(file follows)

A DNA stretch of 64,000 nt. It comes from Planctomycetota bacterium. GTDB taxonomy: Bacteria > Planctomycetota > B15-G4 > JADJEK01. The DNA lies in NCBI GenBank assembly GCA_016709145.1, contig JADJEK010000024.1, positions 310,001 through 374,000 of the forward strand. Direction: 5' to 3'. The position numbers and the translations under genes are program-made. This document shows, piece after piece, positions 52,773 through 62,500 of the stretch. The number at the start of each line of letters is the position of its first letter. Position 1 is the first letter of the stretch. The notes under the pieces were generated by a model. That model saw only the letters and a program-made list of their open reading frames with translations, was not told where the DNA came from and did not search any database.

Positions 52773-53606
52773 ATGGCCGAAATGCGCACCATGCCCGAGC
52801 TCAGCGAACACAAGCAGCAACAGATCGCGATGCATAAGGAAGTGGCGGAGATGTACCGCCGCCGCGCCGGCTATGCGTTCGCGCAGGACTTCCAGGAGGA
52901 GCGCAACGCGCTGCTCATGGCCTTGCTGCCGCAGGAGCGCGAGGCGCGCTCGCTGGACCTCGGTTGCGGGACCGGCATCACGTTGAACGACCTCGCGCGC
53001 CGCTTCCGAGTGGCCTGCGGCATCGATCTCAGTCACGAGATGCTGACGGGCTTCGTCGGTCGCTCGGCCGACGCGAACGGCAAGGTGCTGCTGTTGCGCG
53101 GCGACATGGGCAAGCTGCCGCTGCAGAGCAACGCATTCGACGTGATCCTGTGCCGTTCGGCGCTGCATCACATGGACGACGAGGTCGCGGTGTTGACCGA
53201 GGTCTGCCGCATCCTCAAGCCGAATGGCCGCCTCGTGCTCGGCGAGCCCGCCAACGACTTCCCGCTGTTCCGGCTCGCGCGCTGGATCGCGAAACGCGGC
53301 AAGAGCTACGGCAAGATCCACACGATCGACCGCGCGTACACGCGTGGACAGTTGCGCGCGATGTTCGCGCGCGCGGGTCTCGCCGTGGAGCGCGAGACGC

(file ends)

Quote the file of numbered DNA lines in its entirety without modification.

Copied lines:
A DNA stretch of 64,000 nt. It comes from Planctomycetota bacterium. GTDB taxonomy: Bacteria > Planctomycetota > B15-G4 > JADJEK01. The DNA lies in NCBI GenBank assembly GCA_016709145.1, contig JADJEK010000024.1, positions 310,001 through 374,000 of the forward strand. Direction: 5' to 3'. The position numbers and the translations under genes are program-made. This document shows, piece after piece, positions 52,773 through 62,500 of the stretch. The number at the start of each line of letters is the position of its first letter. Position 1 is the first letter of the stretch. The notes under the pieces were generated by a model. That model saw only the letters and a program-made list of their open reading frames with translations, was not told where the DNA came from and did not search any database.

Positions 52773-53606
52773 ATGGCCGAAATGCGCACCATGCCCGAGC
52801 TCAGCGAACACAAGCAGCAACAGATCGCGATGCATAAGGAAGTGGCGGAGATGTACCGCCGCCGCGCCGGCTATGCGTTCGCGCAGGACTTCCAGGAGGA
52901 GCGCAACGCGCTGCTCATGGCCTTGCTGCCGCAGGAGCGCGAGGCGCGCTCGCTGGACCTCGGTTGCGGGACCGGCATCACGTTGAACGACCTCGCGCGC
53001 CGCTTCCGAGTGGCCTGCGGCATCGATCTCAGTCACGAGATGCTGACGGGCTTCGTCGGTCGCTCGGCCGACGCGAACGGCAAGGTGCTGCTGTTGCGCG
53101 GCGACATGGGCAAGCTGCCGCTGCAGAGCAACGCATTCGACGTGATCCTGTGCCGTTCGGCGCTGCATCACATGGACGACGAGGTCGCGGTGTTGACCGA
53201 GGTCTGCCGCATCCTCAAGCCGAATGGCCGCCTCGTGCTCGGCGAGCCCGCCAACGACTTCCCGCTGTTCCGGCTCGCGCGCTGGATCGCGAAACGCGGC
53301 AAGAGCTACGGCAAGATCCACACGATCGACCGCGCGTACACGCGTGGACAGTTGCGCGCGATGTTCGCGCGCGCGGGTCTCGCCGTGGAGCGCGAGACGC